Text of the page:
The following article was contributed by Juli Metzger, principal with the Yorktown-based JMetzger Group, after attending the 2016 Indiana Summit for Economic Development via Early Learning Coalitions event last week in Muncie.
The fate of a child may be set by the time they reach five years old. That statistic and getting children kindergarten-ready led the battle cry at the first ever Indiana Summit, hosted recently by Muncie’s BY5 at the Horizon Convention Center in Muncie.
Some of the state’s most influential lawmakers and policymakers were among the more than 500 people from 49 counties to hear experts say 90 percent of the brain is developed by age 5, making it essential that communities have accessible, high-quality early childhood intervention opportunities. The brain’s ability to make full cognitive connections will largely determine the kind of adult they become.
Legislators from around the state spent the day soaking up information and leaving armed with new data that will help make the case for extended funding for pre-kindergarten initiatives, said Sen. Dennis Kruse, chairman of the Senate Education Committee. "It’s too early to know," he said about whether the Indiana General Assembly will support added funding. "But this is the place to start."
State School Superintendent Glenda Ritz stopped by toward the end of the day to plug pre-kindergarten. House Speaker Brian, R, District 88, pledged his personal support to seeking additional funding for the cause.
Sen. Tim Lanane, D-District 25 and Rep. Sue Errington, D-34, said they were encouraged that there appeared to be growing bipartisan support.
"This is a crucial time to prepare and to lay down the foundation for a groundwork for a grass roots effort to get early childhood education established as one of the priorities in the budget for the state of Indiana," said Lanane, whose district includes part of Madison and Delaware counties. "The number of people here shows the enthusiasm there is statewide in support of idea of early childhood education. That’s going to be crucial to moving it forward. This next legislative cycle is a budget session. We’ve got to convince the legislators that early childhood education is an investment that Indian must make."
Indiana House Speaker Brian Bosma, R, District 88, closed out the program, pledging his personal support to early childhood education initiatives but progress won’t come easy.
"It’s absolutely is critical. Not all my colleagues are in the same boat but the leadership team very supportive of early childhood and the state’s pre-k pilot project," said Bosma. "I’ve long been a believer that pre-kindergarten and early childhood education is critical and I’m here to support it."
Dr. Judy Cameron, a professor of neuroscience from the University of Pittsburgh, told the crowd the parts of the brain used the most, develop better. Parents, day care providers, teachers, and the community in general, all have a role to play. "I’m impressed with what you’re doing here," she said. "Encouraging sturdy brain development is a community activity."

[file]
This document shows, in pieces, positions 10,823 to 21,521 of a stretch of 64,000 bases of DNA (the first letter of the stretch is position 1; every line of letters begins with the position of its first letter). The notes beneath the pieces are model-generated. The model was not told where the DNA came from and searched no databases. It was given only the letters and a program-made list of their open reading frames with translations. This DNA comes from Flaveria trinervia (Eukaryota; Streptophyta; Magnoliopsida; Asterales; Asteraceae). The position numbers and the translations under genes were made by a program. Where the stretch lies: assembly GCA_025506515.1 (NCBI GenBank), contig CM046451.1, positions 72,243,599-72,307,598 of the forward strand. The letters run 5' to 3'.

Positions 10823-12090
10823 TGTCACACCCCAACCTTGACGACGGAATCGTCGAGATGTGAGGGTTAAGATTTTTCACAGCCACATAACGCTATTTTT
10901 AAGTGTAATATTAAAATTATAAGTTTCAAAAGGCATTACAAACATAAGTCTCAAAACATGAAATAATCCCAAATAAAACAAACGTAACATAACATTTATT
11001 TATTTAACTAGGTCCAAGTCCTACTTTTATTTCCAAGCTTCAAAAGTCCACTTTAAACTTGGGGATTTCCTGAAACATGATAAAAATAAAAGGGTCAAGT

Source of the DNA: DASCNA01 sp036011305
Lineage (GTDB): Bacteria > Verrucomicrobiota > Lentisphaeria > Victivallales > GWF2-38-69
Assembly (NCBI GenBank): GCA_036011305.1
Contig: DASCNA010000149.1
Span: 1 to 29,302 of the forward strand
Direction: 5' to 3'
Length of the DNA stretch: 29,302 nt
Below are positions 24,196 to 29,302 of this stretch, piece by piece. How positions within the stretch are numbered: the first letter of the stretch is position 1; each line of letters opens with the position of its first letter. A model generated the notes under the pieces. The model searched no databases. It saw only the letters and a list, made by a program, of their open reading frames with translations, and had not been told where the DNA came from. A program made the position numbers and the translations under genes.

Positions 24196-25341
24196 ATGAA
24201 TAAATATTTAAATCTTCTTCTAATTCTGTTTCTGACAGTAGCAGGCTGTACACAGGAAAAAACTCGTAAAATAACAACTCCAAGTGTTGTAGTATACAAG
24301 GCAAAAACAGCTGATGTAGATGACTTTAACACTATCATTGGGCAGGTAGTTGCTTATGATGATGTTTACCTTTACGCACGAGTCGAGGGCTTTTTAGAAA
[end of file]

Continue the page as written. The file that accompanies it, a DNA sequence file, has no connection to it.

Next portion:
BY5 is a growing local movement promoting childhood education at the earliest possible stage, a step that may represent the single greatest link to ensuring a vigorous economic future for any community.
"I admit I was surprised when I learned about all this, too," said Tom Kinghorn, chairman of the board of directors of BY5. "But we have an opportunity to change the trajectory of a generation," said Kinghorn, a retired vice president for business affairs and treasurer at Ball State University. "All the research shows the greatest benefit is the community at-large. We will be a better community in 20 years by virtue of the investment today."
Statewide partners, Early Learning Indiana, ReadyNation, Indiana Early Learning Advisory Committee, joined BY5 to promote early childhood learning.
Early childhood experts, business leaders from education, banking and nonprofits, spent the day hearing about the science behind brain development and the important stimuli needed to ensure that every child is kindergarten-ready.
John Pepper, former chairman and CEO of Proctor & Gamble and co-chairman of the ReadyNation CEO Task Force on Early Childhood Education, said he’d never seen a gathering on this topic with so many people representing so many parts of a single state. He said it was a good sign.
"This is tremendous," Pepper said. "You’ve got tremendous momentum here today to build upon."
Kevin Bain, CEO and Executive Director at Welborn Baptist Church and Chairman of the Indiana Early Learning Advisory Committee said, "it’s the raw material that matters most. It’s the way we prepare learners to become earners. If you care about your community’s labor force, and your community’s economic development and your community’s tax base, you should care about early childhood education."
Carrie Bale, executive director for the BY5 initiative, said there is the big picture to consider. "I view this on a larger scale," she said. "This is an investment in human capital. It is an investment in the people who will be working in these businesses."
BY5 is intended to be the bridge between a productive workforce and the growing demands of a workplace. There may be no greater economic development payoff than that, experts say.
Research and statistics support the value of these kinds of programs, Bale said. “This is a shining example of what happens when all forces work toward a common goal," she said.
Juli Metzger is a principal with the Yorktown-based JMetzger Group.